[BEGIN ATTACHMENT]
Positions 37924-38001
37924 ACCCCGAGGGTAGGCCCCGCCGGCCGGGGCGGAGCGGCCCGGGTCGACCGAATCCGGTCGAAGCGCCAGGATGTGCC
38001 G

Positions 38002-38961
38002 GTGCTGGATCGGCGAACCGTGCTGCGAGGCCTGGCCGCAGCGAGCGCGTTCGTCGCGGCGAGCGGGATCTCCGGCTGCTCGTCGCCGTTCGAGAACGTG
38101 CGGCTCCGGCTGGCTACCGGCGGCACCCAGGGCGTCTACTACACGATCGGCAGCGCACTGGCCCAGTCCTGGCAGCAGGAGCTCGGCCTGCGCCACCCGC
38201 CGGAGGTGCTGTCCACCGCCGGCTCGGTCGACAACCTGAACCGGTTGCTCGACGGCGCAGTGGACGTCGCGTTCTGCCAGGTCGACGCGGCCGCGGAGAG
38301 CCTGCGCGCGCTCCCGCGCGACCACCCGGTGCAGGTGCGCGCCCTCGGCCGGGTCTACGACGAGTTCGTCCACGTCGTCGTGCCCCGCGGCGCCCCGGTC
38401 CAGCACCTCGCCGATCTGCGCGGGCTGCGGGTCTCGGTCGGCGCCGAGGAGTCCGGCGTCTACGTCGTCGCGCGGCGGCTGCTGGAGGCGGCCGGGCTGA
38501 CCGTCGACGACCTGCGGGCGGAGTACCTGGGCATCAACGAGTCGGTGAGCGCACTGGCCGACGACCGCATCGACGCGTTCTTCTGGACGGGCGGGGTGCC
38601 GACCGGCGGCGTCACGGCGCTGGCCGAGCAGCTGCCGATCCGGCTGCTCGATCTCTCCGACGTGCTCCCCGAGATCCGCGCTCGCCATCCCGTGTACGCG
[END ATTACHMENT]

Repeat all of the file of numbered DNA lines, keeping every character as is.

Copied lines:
Positions 37924-38001
37924 ACCCCGAGGGTAGGCCCCGCCGGCCGGGGCGGAGCGGCCCGGGTCGACCGAATCCGGTCGAAGCGCCAGGATGTGCC
38001 G

Positions 38002-38961
38002 GTGCTGGATCGGCGAACCGTGCTGCGAGGCCTGGCCGCAGCGAGCGCGTTCGTCGCGGCGAGCGGGATCTCCGGCTGCTCGTCGCCGTTCGAGAACGTG
38101 CGGCTCCGGCTGGCTACCGGCGGCACCCAGGGCGTCTACTACACGATCGGCAGCGCACTGGCCCAGTCCTGGCAGCAGGAGCTCGGCCTGCGCCACCCGC
38201 CGGAGGTGCTGTCCACCGCCGGCTCGGTCGACAACCTGAACCGGTTGCTCGACGGCGCAGTGGACGTCGCGTTCTGCCAGGTCGACGCGGCCGCGGAGAG
38301 CCTGCGCGCGCTCCCGCGCGACCACCCGGTGCAGGTGCGCGCCCTCGGCCGGGTCTACGACGAGTTCGTCCACGTCGTCGTGCCCCGCGGCGCCCCGGTC
38401 CAGCACCTCGCCGATCTGCGCGGGCTGCGGGTCTCGGTCGGCGCCGAGGAGTCCGGCGTCTACGTCGTCGCGCGGCGGCTGCTGGAGGCGGCCGGGCTGA
38501 CCGTCGACGACCTGCGGGCGGAGTACCTGGGCATCAACGAGTCGGTGAGCGCACTGGCCGACGACCGCATCGACGCGTTCTTCTGGACGGGCGGGGTGCC
38601 GACCGGCGGCGTCACGGCGCTGGCCGAGCAGCTGCCGATCCGGCTGCTCGATCTCTCCGACGTGCTCCCCGAGATCCGCGCTCGCCATCCCGTGTACGCG